Goatfell Summit Walk, Brodick
Distance: 10.5km Time: 5-6 hours
Terrain: Woodland tracks, aggregate footpaths, rocky paths and some boulder scrambles.
Want to take on the Isle of Arran’s tallest peak, Goatfell?
Goat Fell is the highest peak on the Isle of Arran at 874m (2,867ft) and is an amazing example of a landscape shaped by ancient glacier movement. The summit is the most amazing viewpoint to gaze across the Isle of Arran and out to sea with views of Jura and Ben Lomond.
The most popular route up the Isle of Arran’s highest peak begins from a carpark across the road to the front of The Wineport Bar & Bistro. The car park is shared with the Arran Mountain Rescue Team Centre.
Cross the road towards the Wineport and follow the road to the right of the pub past the brewery and you will find a sign that indicates the official start of the walk up Goatfell.
The Goatfell path starts with a woodland accent there will be a few paths branching of but ignore them and keep to the main path. Cross the Brodick Castle Exit Road and continue up through the woodlands.
Ignore the next minor paths joining from the left and right, eventually, the main route curves around to the right but carry on the main path as it gets rockier.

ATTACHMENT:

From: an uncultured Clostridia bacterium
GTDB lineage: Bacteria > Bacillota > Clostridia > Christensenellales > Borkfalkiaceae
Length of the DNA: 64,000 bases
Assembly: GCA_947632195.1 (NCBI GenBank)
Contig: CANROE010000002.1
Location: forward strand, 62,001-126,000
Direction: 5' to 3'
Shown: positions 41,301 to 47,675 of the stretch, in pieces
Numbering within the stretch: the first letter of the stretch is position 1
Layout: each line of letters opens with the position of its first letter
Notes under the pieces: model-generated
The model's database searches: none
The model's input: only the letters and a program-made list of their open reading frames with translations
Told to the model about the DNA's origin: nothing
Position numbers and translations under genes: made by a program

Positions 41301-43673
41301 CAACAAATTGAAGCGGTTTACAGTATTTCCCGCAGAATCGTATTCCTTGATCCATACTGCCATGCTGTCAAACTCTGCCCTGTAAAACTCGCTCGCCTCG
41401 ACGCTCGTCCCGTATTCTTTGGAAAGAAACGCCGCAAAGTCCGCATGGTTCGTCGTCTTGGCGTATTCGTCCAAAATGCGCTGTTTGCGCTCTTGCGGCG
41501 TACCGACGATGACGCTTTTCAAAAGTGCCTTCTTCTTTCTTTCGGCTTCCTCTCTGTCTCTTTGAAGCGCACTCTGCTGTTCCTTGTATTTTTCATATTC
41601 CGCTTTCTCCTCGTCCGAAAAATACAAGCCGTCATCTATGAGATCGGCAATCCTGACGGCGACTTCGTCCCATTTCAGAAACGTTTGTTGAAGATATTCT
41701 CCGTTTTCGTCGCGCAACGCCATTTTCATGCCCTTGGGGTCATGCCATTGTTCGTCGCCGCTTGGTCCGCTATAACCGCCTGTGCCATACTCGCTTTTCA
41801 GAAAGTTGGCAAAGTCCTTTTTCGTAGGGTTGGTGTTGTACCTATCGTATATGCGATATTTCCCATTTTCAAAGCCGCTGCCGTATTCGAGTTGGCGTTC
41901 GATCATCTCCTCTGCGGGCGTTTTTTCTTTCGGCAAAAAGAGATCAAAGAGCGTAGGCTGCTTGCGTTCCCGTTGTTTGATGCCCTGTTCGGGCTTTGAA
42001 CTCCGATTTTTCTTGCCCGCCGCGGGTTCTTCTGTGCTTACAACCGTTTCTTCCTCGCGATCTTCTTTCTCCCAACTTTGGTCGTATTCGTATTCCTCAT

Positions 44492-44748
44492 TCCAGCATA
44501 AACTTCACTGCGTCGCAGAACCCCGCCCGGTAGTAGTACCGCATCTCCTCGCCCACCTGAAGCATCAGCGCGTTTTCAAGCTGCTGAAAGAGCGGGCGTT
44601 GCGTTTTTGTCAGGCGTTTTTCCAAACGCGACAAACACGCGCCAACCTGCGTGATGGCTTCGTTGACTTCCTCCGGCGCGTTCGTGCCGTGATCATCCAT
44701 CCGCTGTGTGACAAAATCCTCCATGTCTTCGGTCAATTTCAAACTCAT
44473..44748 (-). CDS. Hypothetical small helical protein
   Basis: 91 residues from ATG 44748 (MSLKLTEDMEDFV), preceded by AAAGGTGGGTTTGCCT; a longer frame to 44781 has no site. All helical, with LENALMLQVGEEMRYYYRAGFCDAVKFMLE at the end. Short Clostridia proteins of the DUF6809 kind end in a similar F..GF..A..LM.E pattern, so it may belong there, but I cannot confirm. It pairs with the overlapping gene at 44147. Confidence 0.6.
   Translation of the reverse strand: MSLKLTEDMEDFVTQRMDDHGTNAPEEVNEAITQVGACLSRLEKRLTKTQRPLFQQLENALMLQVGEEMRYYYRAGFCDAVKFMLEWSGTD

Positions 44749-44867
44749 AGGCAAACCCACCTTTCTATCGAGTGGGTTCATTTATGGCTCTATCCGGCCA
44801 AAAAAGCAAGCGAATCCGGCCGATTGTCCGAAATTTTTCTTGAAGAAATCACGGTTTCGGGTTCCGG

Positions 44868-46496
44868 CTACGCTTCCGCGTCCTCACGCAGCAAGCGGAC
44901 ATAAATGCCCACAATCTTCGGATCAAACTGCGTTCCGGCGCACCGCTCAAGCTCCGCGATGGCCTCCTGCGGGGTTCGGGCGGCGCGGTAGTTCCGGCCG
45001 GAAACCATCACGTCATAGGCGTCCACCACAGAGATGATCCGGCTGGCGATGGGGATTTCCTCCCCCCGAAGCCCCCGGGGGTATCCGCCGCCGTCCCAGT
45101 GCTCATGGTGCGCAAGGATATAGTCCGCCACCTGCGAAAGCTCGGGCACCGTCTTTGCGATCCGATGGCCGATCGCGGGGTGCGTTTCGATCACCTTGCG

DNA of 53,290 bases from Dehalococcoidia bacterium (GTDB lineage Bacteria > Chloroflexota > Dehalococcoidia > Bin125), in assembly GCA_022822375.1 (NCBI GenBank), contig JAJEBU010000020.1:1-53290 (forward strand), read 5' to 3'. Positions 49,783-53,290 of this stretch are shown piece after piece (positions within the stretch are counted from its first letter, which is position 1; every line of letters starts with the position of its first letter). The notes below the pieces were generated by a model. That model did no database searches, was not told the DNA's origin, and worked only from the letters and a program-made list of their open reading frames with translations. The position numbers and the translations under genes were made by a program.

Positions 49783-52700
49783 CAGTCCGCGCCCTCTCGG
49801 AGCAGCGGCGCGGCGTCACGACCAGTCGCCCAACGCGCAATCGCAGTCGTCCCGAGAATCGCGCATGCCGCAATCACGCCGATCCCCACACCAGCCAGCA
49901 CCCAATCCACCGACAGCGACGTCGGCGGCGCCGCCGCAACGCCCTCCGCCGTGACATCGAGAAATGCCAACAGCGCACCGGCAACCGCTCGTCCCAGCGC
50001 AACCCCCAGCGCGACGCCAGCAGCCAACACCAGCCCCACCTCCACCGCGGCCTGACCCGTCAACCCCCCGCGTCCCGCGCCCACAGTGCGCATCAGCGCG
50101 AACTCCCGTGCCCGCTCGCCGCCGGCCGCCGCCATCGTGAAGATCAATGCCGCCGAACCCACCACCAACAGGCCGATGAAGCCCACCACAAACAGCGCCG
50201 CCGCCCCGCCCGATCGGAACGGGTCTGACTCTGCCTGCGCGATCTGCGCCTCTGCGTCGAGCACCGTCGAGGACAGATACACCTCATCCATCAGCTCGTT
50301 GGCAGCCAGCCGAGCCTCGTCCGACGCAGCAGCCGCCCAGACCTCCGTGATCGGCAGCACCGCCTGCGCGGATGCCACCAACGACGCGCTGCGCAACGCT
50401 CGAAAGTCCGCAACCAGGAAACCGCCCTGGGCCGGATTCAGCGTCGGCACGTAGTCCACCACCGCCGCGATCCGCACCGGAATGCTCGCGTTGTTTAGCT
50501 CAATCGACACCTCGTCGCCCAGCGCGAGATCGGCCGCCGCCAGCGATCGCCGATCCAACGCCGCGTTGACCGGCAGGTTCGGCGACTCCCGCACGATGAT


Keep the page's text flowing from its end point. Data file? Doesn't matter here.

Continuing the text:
The route is now a clear path and easy to follow however the trekking will get gradually more difficult.
The route emerges from the woodland to cross heather moorland and tracks the Cnocan Burn to the left. You can see a number of minor waterfalls. It is at that point that you can start to see the glorious views over Brodick behind you.
You will reach a footbridge over Mill Burn before you reach a deer fence and with gate. Following your passage through the gate the gradient increases as you snake up to the ridge between Meall Breac and Goatfell.
From the ridge veer left and follow the routes over and between the large boulders up towards the peak. The going gets tougher as the gradient increases and you can observe the summit approaching in front of you. You are almost there.
Spectacular views are a plenty over the surrounding ridges and peak as you navigate out of the boulders though a section of heather and grass before you turn right have a slam boulder scramble to the summit. There are views across the Clyde Estuary and apparently to Ireland though we were not so sure. Drink in the views, have a bite to eat and drink if it is not too chilly. Then about turn and away you go.
The descent is obviously much easier and has marvellous panoramic views of the Isle of Arran and Brodick below.
Follow exactly the same route down as up. On the return there is the added incentive of a rest and drink at the Wineport or one of the establishments at the bottom.